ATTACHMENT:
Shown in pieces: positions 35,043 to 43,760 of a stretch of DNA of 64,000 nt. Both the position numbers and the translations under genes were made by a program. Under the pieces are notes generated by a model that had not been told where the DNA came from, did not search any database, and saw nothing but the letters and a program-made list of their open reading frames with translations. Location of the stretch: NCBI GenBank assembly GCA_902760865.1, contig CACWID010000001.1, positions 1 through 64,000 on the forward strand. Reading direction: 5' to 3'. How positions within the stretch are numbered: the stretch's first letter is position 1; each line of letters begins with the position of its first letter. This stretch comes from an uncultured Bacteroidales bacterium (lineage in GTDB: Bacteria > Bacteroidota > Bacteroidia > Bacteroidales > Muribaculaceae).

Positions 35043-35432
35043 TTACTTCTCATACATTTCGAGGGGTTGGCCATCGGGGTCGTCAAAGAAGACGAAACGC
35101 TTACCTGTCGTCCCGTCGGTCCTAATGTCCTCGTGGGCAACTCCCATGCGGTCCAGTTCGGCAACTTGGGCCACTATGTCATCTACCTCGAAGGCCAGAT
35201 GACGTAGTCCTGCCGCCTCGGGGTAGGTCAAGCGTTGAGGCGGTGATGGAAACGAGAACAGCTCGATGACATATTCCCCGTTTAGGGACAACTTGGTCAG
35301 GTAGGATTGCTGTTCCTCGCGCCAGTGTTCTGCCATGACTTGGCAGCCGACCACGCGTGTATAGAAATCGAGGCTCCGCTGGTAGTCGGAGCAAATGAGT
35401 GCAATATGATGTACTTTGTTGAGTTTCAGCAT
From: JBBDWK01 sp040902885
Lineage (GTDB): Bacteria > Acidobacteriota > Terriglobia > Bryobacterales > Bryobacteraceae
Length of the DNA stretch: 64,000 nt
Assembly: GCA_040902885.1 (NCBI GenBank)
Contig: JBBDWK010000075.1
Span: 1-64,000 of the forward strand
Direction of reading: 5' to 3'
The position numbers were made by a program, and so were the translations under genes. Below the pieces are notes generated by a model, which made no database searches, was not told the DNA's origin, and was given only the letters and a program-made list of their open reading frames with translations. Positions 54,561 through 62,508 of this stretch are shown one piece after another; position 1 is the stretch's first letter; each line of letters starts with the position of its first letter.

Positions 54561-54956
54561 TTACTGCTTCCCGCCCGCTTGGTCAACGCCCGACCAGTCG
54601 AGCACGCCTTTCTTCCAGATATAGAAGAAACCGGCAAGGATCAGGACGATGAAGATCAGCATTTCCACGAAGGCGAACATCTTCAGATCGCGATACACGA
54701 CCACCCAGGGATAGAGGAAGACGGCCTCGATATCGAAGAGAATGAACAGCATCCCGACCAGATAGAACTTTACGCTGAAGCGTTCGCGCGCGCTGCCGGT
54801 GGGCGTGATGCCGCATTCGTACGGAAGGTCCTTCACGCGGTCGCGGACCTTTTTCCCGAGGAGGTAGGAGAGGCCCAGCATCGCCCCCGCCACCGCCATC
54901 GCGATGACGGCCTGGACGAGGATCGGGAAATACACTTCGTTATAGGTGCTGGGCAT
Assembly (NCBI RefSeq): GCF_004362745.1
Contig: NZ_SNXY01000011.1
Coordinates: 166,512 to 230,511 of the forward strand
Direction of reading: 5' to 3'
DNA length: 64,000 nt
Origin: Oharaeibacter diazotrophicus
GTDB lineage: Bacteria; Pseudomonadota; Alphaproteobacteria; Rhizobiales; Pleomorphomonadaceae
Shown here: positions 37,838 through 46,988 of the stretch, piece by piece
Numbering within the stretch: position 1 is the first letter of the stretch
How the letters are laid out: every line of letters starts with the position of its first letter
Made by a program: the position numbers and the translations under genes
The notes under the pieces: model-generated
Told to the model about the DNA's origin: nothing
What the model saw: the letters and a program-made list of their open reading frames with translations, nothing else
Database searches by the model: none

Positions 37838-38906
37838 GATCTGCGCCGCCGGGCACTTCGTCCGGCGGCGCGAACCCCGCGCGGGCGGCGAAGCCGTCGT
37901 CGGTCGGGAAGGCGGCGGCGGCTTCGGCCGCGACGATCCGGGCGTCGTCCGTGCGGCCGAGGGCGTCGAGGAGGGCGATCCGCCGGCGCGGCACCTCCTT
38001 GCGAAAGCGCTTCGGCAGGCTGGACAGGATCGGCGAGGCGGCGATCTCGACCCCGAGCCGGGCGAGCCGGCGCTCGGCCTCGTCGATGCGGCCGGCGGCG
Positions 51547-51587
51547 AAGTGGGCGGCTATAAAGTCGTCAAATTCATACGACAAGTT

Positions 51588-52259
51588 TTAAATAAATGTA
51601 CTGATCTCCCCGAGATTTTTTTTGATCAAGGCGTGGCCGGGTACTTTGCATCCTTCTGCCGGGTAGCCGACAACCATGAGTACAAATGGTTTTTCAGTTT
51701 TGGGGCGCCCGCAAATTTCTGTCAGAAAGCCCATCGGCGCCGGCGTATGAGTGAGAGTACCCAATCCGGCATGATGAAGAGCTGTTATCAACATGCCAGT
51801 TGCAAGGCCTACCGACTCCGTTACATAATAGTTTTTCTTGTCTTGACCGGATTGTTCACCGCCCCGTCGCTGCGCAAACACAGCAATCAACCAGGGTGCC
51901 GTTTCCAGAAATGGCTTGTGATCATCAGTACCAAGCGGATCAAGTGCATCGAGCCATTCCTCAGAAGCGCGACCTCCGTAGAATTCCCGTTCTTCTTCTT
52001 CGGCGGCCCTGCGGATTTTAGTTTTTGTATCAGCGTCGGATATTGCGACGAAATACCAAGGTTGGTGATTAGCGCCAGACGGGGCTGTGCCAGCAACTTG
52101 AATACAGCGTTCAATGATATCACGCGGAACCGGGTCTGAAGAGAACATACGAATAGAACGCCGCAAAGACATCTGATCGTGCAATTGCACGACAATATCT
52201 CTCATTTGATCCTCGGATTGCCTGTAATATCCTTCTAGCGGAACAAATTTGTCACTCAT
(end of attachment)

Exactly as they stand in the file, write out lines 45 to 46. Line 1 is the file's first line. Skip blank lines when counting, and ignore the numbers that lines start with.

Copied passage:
51601 CTGATCTCCCCGAGATTTTTTTTGATCAAGGCGTGGCCGGGTACTTTGCATCCTTCTGCCGGGTAGCCGACAACCATGAGTACAAATGGTTTTTCAGTTT
51701 TGGGGCGCCCGCAAATTTCTGTCAGAAAGCCCATCGGCGCCGGCGTATGAGTGAGAGTACCCAATCCGGCATGATGAAGAGCTGTTATCAACATGCCAGT